A top exercise researcher, Dr. Zhen Yan of the University of Virginia School of Medicine, released a review of medical research showing that exercise can prevent or reduce the severity of acute respiratory distress syndrome (ARDS). This syndrome is a major cause of death in patients with the COVID-19 virus.
We'll have a look at Dr. Yan's review, and the research results that identify a powerful antioxidant that protects against ARDS. Amazingly, your body can produce more of the antioxidant through regular exercise. We'll cover how much and what kind in today's article.
ARDS And Covid-19
Acute Respiratory Stress Syndrome (ARDS) is a major complication that can develop in COVID-19 patients. It's a type of respiratory failure associated with traumatic injury or infection. It is characterized by rapid onset of fluid-build up and widespread inflammation in the lungs. It causes shortness of breath, rapid breathing, makes the skin turn a blueish color, and is often fatal.1
Forty percent of patients who develop ARDS never recover, and the condition accounts for approximately 75,000 annual deaths in the U.S.1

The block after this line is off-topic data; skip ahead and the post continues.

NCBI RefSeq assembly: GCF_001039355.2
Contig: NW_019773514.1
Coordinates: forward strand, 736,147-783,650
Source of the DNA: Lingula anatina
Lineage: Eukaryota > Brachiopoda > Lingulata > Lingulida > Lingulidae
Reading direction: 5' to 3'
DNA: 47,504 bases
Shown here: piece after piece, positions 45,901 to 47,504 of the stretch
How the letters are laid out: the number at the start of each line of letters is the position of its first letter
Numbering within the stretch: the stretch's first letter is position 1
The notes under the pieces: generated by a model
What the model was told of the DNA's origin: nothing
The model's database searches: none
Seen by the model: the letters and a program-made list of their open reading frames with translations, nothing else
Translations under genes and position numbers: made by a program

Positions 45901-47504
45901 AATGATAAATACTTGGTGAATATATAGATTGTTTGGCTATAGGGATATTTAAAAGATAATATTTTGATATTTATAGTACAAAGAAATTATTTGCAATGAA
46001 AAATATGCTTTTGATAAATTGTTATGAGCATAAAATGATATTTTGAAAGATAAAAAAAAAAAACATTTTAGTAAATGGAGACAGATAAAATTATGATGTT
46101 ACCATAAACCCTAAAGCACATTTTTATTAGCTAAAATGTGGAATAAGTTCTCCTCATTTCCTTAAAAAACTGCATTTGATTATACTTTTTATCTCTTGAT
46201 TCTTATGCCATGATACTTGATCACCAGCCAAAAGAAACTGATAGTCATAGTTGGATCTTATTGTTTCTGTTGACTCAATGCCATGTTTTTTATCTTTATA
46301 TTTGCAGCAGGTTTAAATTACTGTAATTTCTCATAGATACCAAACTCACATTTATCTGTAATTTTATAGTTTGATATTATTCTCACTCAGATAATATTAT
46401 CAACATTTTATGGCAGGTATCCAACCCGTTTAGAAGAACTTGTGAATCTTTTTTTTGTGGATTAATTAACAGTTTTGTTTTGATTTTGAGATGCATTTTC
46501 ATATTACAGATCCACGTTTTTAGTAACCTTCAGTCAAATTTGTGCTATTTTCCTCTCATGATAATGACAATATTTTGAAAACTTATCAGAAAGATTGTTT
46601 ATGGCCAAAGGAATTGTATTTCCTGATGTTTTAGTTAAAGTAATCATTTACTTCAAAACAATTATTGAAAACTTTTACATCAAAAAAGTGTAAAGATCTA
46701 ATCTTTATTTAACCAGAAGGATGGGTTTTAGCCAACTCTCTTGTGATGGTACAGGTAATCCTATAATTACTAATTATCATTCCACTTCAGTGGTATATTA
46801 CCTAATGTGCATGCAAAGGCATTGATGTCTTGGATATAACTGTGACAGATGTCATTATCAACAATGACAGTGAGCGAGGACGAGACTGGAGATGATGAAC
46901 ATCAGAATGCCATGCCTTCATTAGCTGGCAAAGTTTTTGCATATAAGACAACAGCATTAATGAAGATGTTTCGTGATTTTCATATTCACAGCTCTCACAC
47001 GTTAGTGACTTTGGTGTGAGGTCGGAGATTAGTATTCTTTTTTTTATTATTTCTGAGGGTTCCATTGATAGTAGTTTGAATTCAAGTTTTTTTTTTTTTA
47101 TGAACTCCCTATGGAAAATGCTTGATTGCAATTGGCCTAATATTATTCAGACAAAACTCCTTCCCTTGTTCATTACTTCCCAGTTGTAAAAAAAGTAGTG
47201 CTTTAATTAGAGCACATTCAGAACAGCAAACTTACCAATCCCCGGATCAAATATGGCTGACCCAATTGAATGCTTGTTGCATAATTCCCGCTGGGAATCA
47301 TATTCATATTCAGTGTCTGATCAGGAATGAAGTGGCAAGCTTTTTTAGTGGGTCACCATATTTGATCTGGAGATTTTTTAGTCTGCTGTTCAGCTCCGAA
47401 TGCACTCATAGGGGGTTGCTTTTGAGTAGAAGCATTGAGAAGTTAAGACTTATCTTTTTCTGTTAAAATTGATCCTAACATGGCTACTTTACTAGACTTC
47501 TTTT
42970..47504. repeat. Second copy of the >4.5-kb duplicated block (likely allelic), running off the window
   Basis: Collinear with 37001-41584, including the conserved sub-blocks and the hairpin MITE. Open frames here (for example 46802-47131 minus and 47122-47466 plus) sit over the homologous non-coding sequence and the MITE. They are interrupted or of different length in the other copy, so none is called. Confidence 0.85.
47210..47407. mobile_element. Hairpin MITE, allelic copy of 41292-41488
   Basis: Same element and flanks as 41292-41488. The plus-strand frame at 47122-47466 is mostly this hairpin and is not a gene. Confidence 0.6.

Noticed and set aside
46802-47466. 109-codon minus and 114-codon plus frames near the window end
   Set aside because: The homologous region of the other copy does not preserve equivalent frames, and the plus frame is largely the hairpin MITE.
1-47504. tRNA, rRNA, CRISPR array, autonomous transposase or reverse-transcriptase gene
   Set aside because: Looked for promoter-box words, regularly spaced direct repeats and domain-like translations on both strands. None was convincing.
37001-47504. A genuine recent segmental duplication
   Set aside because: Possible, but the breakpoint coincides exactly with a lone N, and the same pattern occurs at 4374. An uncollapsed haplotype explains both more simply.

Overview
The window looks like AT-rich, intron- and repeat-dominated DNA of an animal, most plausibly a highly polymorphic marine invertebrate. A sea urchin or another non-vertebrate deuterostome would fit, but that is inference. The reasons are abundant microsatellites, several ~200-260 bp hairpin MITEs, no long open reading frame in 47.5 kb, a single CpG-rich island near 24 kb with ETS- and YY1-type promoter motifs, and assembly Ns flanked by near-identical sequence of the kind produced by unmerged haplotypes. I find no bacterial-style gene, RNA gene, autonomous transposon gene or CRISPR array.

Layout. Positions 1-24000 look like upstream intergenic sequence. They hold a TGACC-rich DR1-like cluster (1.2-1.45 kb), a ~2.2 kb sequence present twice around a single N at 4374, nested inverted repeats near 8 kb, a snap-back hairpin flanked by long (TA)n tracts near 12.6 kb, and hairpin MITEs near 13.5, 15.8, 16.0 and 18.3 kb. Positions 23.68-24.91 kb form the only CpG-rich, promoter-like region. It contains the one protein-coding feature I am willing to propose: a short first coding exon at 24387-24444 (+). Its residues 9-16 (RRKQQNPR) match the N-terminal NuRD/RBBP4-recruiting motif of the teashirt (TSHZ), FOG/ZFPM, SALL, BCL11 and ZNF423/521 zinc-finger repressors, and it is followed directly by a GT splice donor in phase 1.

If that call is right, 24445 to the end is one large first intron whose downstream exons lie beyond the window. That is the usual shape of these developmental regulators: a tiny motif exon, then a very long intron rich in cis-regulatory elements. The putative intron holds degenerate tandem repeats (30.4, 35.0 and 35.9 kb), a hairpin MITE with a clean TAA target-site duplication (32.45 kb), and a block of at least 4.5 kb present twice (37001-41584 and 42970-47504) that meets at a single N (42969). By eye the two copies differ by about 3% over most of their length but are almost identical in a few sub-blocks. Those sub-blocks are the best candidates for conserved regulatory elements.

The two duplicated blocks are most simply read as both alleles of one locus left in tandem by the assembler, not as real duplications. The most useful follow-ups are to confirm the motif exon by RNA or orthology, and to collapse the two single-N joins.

The CDC estimates that 20 to 42 percent of patients hospitalized for COVID-19 will develop ARDS. Once a patient's case is severe enough to be admitted to the ICU, the rate of ARDS raises to between 67 and 85 percent. Because of the high death rate for people who develop ARDS, preventing it in COVID-19 patients is critical for saving their lives.2
Acute Respiratory Stress Syndrome (ARDS) is a form of often-deadly respiratory failure that results from injury or infection of the lungs. As many as 42% of patients hospitalized for COVID-19 develop ARDS.
Exercise Provides A Solution
The study lead by Dr. Zhen Yan, accepted for publication in the journal Redox Biology, examines extracellular superoxide dismutase (EcSOD), its production in the body, and its health benefits.
EcSOD is a powerful antioxidant with a unique ability to scavenge the free radical superoxide anion. An increase in EcSOD activity in the body prevents oxidative stress and damage. This activity provides a wide variety of health benefits, including protection for bone and the cells involved in the bone-remodeling process.